In the modern era almost each business house has more than one company to which they call as group of companies. These closely held groups of companies enter into various transactions and do the funds movement to run the business smoothly. In this scenario it is very much important to pay the attention to provisions of income tax related to deemed dividend. Section 2(22)(e) of the income tax act defines deemed dividend. The provisions of section 2(22)(e) replicated below;
“any payment by a company, not being a company in which the public are substantially interested, of any sum (whether as representing a part of the assets of the company or otherwise) made after the 31st day of May, 1987, by way of advance or loan to a shareholder, being a person who is the beneficial owner of shares (not being shares entitled to a fixed rate of dividend whether with or without a right to participate in profits) holding not less than ten per cent of the voting power, or to any concern in which such shareholder is a member or a partner and in which he has a substantial interest (hereafter in this clause referred to as the said concern) or any payment by any such company on behalf, or for the individual benefit, of any such shareholder, to the extent to which the company in either case possesses accumulated profits;”
The concept of Deemed Dividend treats specified set of payments made by closely held companies by way of loans or advances to certain shareholders of the company or to the concerns/companies in which shareholders have substantial interest. Any payment is made by way of loan or advance, the recipient of the loan or advance will be liable to be taxed on the received amount as a dividend, to the extent to which the company has accumulated profits, under the deeming provisions of section 2(22)(e) even though such loan or advance may have been given for genuine business need and even if the receiving company may have repaid the loan amount. Thus the section deems certain payments as dividend income which is not income under normal course of business. Therefore, the name Deemed Dividend.
The concept of deeming certain payments or loans or advances to substantial shareholders as income was introduced with the object of curbing tax evasion and monitoring the payments. Many company which have surplus of funds and do not wish to pay the dividend distribution tax as per section 115O, but at the same time want to distribute the profits with the shareholders make arrangement like this. These amounts of loans or advances are sought to be taxed as dividend by section 2(22)(e) of the Act by way of a deeming provision.
Taxability of Deemed Dividend under section 2(22)(e)
The Deemed Dividend u/s 2(22)(e) is taxable in the hands of recipient i.e. the shareholder u/s 56 of the Income Tax Act and it is not taxable in the hands of company.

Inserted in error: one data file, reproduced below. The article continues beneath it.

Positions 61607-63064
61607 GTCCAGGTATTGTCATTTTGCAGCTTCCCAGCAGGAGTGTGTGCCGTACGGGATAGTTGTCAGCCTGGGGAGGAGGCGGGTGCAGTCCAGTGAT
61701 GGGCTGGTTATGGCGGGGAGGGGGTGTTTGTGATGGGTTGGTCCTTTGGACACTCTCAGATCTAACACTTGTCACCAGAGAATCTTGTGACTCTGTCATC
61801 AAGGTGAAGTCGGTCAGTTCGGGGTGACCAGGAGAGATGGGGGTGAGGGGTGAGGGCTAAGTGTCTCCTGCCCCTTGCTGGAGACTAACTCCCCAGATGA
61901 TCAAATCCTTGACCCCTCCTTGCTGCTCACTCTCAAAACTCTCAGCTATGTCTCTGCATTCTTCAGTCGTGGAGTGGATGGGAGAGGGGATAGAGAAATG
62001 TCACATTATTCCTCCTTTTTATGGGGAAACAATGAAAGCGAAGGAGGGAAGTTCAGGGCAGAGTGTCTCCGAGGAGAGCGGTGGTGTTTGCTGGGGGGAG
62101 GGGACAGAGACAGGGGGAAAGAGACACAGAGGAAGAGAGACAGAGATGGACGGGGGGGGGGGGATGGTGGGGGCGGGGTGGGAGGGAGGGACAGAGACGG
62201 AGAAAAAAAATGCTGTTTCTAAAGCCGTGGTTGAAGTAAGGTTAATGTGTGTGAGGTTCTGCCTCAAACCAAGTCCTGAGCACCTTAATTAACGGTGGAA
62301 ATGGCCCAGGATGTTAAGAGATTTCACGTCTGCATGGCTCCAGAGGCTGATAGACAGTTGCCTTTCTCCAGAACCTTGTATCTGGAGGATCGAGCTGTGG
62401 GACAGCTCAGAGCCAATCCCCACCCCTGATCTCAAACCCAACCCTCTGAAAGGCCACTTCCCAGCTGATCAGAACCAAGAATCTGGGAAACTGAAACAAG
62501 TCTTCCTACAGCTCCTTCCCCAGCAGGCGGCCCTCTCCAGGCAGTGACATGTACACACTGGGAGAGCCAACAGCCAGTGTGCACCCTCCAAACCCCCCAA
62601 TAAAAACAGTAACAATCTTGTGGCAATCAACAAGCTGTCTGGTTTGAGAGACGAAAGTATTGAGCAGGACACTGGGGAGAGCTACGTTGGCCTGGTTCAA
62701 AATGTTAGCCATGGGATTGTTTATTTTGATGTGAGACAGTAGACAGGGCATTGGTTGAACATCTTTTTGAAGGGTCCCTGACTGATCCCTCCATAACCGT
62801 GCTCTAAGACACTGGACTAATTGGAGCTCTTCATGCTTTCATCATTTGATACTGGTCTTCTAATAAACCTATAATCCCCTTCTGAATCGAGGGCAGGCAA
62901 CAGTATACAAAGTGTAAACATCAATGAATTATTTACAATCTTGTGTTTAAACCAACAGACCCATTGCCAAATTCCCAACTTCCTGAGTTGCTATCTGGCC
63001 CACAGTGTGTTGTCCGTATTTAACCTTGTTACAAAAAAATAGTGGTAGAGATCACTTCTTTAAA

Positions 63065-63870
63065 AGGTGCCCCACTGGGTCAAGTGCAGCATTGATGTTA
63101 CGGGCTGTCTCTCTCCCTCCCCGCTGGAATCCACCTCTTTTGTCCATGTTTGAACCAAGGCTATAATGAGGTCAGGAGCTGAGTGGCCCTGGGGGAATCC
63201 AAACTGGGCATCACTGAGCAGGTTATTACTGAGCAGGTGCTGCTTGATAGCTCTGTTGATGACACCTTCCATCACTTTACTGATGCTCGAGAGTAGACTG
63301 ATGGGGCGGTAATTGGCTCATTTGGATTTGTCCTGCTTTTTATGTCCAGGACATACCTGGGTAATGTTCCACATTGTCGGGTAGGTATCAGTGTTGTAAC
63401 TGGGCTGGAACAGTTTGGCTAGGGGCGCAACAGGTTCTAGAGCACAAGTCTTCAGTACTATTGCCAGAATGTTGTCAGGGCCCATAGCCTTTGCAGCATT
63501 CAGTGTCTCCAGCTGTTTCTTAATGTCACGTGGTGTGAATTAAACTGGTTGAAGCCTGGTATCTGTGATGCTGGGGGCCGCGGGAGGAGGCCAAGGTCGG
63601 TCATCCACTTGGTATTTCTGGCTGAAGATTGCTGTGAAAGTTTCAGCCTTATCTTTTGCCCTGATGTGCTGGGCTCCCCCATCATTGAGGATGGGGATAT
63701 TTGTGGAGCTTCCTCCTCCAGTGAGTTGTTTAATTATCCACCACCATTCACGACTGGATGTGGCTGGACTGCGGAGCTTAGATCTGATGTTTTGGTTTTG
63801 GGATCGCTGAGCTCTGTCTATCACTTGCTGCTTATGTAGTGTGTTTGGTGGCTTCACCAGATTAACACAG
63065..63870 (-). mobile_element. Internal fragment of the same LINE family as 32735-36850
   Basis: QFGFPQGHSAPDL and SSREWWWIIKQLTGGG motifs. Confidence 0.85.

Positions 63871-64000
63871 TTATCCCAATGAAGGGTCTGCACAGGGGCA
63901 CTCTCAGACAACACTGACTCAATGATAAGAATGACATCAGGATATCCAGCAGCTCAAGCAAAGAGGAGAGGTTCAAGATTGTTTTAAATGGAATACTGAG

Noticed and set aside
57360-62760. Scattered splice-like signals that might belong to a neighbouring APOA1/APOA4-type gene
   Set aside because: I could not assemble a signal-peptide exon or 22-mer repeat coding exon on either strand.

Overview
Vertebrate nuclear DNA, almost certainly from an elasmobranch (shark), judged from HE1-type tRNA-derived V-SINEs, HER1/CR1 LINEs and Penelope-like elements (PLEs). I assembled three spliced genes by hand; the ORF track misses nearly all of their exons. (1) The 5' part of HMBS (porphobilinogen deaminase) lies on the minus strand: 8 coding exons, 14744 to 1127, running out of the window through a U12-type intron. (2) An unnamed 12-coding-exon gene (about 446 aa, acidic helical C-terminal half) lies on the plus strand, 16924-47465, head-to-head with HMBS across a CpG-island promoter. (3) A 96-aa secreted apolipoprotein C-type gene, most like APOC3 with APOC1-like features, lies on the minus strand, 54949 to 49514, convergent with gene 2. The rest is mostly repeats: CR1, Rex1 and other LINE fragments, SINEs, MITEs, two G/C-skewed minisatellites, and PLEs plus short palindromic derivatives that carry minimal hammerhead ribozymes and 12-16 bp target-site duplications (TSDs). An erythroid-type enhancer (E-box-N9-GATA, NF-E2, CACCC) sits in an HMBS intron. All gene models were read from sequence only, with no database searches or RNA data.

Also Deemed Dividend u/s 2(22)(e) is not exempt u/s 10(34) of the Income Tax Act.
Following are the key points that one should understand with reference to the above:
What is Accumulated Profits?
The undistributed income, when accumulated from year to year, generates what is known as “accumulated profit” or “retained earnings”. Accumulated profits shall include all profits of the company till the date of distribution or payment referred to in sub-clause (e) of section 2(22).
How to be Computed Accumulated profits?
The term “accumulated profits” does not mean aggregate of assessed profits but it means commercial profits. If certain expenditures have been disallowed in the assessment proceedings but the expenditure had in fact been incurred, they should be bottom up from accumulated profits. In computing commercial profits, all the expenditures made and expenditure incurred for the purpose of business should be taken into account. The following are the list of items which are to be included or to be excluded while calculating the accumulated profits:
|Sl. No.||Items to be included||Items to be excluded|
|a)||Development rebate||Provision for taxation and dividend|
|b)||Refund of income-tax||Depreciation|
|c)||Development rebate reserve||Difference between depreciation calculated at the rate given under the IT Act and rate adopted in books|
|d)||General reserves||Balancing charge|
|e)||Capital gains chargeable to tax||Capital gains not chargeable to tax|
Who is Shareholder for the purpose of section 2(22)(e)?
Shareholder means any person who hold 10% or more voting power in that company.
What is concern?
Concern means i.e. HUF, partnership firm, LLP, AOP, BOI in which, Shareholder who holds 10% or more voting power in the company, also holds 20% or more of the income of that concern at any time during the previous year.
Concern i.e. Company in which, Shareholder who holds 10% or more voting power in the company, also holds 10% or more voting power of that concern at any time during the previous year.
Effect of repayment of loan
What is the amount of deemed dividend?
The principle is that where loan given by the company exceeds the accumulated profits, deemed dividend would be limited to accumulated profits of the company and balance of loan amount would not be deemed dividend. Incase if the accumulated profits exceed the loan amount, entire loan amount would be considered as deemed dividend and not the amount proportionate to shareholder’s interest in the shareholding of the company. If there are no accumulated profits, there would not be any question of loan being treated as deemed profits.
Now let us understand the provision by way of example:
The assessee held 20% shares of the closely held company. The accumulated profits were Rs. 5,000 while the assessee took loan of Rs. 20,000. Here, loan given by the company exceeds the accumulated profits. Thus, entire accumulated profits are to be taken into account under section 2(22)(e).